The 2023 SIAM Conference on Optimization (OP23) took place in Seattle, Wash., from May 31 to June 3. Throughout the first two days of the meeting, the Association for Women in Mathematics (AWM) hosted, sponsored, and endorsed a series of workshop sessions and events. Specifically, the Women in Inverse Problems (WIP) research network organized a comprehensive AWM Workshop that included a three-part minisymposium of research presentations, a mentoring luncheon, and a minisymposterium for graduate students and recent Ph.D. recipients. Some of the slides and posters are available online.
During the poster session on the first day of the conference, graduate students presented their work and fostered meaningful interactions with attendees and external poster judges. The judges submitted detailed ratings for each poster, and the most highly ranked posters were later recognized during the AWM mentoring luncheon. The winning presenters and their poster titles are as follows:
- First place: Tongtong Li (Dartmouth College), “Using Bayesian Spectral Reprojection to Resolve the Gibbs Phenomenon”
- Second place: Jennifer Rangel Ambriz (University of California, Riverside), “Combined Modeling and Experimental Study of Shape Formation of the Drosophila Wing Imaginal Disc”
- Third place: Rachael M. Alfant (Rice University), “Multistage Stochastic Mixed-integer Programming Using DSP” and Shraddha Verma (George Mason University), “Data Assimilation for Quantum Nv Diamond Spectroscopy.”
All of the poster presenters received funding from the Math Sciences Institutes Diversity Initiative to attend a one-week workshop or event of their choice at a participating mathematical sciences institute.
AWM and SIAM extend a special thanks to the poster judges: Harbir Antil (George Mason University), Andrea Arnold (Worcester Polytechnic Institute), Daniela Calvetti (Case Western Reserve University), Drew Kouri (Sandia National Laboratories), Malena Sabate Landman (Emory University), Milagros Loreto (University of Washington Bothell), Alison Malcolm (Memorial University), Andreas Mang (University of Houston), Roummel Marcia (University of California, Merced), Shari Moskow (Drexel University), Mirjeta Pasha (Tufts University), Fatma Terzioglu (North Carolina State University), Umberto Villa (University of Texas at Austin), and Stefan Wild (Lawrence Berkeley National Laboratory).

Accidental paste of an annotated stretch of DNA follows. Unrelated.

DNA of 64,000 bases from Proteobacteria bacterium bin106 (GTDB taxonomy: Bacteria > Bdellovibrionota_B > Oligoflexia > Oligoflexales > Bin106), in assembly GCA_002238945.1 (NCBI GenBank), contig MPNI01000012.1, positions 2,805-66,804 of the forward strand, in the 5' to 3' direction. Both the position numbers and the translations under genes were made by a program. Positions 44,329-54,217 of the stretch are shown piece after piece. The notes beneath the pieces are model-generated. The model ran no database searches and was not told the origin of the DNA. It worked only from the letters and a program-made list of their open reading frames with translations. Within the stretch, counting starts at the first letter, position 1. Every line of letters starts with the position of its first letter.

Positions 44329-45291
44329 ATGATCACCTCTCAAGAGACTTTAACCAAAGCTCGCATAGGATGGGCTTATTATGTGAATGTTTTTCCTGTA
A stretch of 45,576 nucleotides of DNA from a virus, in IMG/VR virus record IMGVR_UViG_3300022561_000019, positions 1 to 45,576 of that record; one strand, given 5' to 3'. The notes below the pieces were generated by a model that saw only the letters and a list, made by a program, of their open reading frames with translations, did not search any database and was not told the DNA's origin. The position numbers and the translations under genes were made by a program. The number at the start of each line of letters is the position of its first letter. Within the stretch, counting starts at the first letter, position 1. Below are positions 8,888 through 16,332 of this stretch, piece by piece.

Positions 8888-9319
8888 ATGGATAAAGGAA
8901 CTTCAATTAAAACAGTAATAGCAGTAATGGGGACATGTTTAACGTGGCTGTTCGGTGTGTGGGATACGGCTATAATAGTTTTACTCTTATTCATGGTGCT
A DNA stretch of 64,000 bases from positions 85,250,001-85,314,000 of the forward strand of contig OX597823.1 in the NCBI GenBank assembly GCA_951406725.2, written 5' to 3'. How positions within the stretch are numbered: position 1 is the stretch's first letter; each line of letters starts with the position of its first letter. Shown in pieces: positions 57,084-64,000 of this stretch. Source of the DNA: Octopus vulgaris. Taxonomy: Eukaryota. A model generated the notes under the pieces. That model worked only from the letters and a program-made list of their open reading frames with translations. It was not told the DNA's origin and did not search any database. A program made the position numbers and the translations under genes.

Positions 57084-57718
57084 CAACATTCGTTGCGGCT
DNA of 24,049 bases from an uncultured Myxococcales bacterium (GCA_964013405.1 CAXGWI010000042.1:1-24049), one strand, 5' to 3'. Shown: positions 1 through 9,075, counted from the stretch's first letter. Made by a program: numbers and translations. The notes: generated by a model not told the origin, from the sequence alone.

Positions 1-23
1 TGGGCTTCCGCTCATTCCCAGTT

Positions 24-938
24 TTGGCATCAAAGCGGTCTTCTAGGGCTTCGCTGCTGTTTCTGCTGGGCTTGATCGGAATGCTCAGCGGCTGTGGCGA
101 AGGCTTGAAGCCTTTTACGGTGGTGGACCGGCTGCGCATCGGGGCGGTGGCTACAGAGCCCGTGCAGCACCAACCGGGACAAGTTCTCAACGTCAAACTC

“The posters not only covered algorithms and theory, but also multiple application areas in materials science, chemistry, fluid dynamics, robotics, and so forth,” judge Harbir Antil said. “It was encouraging to see the speakers taking extreme pride in sharing their ideas.”
Both the three-part AWM research minisymposium—entitled “Women in Inverse Problems”—and the mentoring luncheon occurred on the second day of OP23. The minisymposium, which focused on women's contributions to modern mathematical and computational aspects of inverse problems, featured a selection of junior and senior speakers from the WIP research network. During the luncheon, junior researchers had the opportunity to interact with their mentors and ask questions about job applications, the tenure process, research laboratories, industry versus academic careers, and work-life balance. All of the poster presenters, judges, workshop organizers, and minisymposium speakers attended the luncheon, along with Darla Kremer (executive director of AWM), Talitha Washington (president of AWM), and Suzanne Weekes (executive director of SIAM). “The luncheon proved to be an excellent opportunity for the students and poster judges to share their experiences and discuss career opportunities in academia, industry, and national labs,” Antil continued. “I firmly believe that this event will lead to several postdoctoral offers and new collaborations for these early-career researchers.”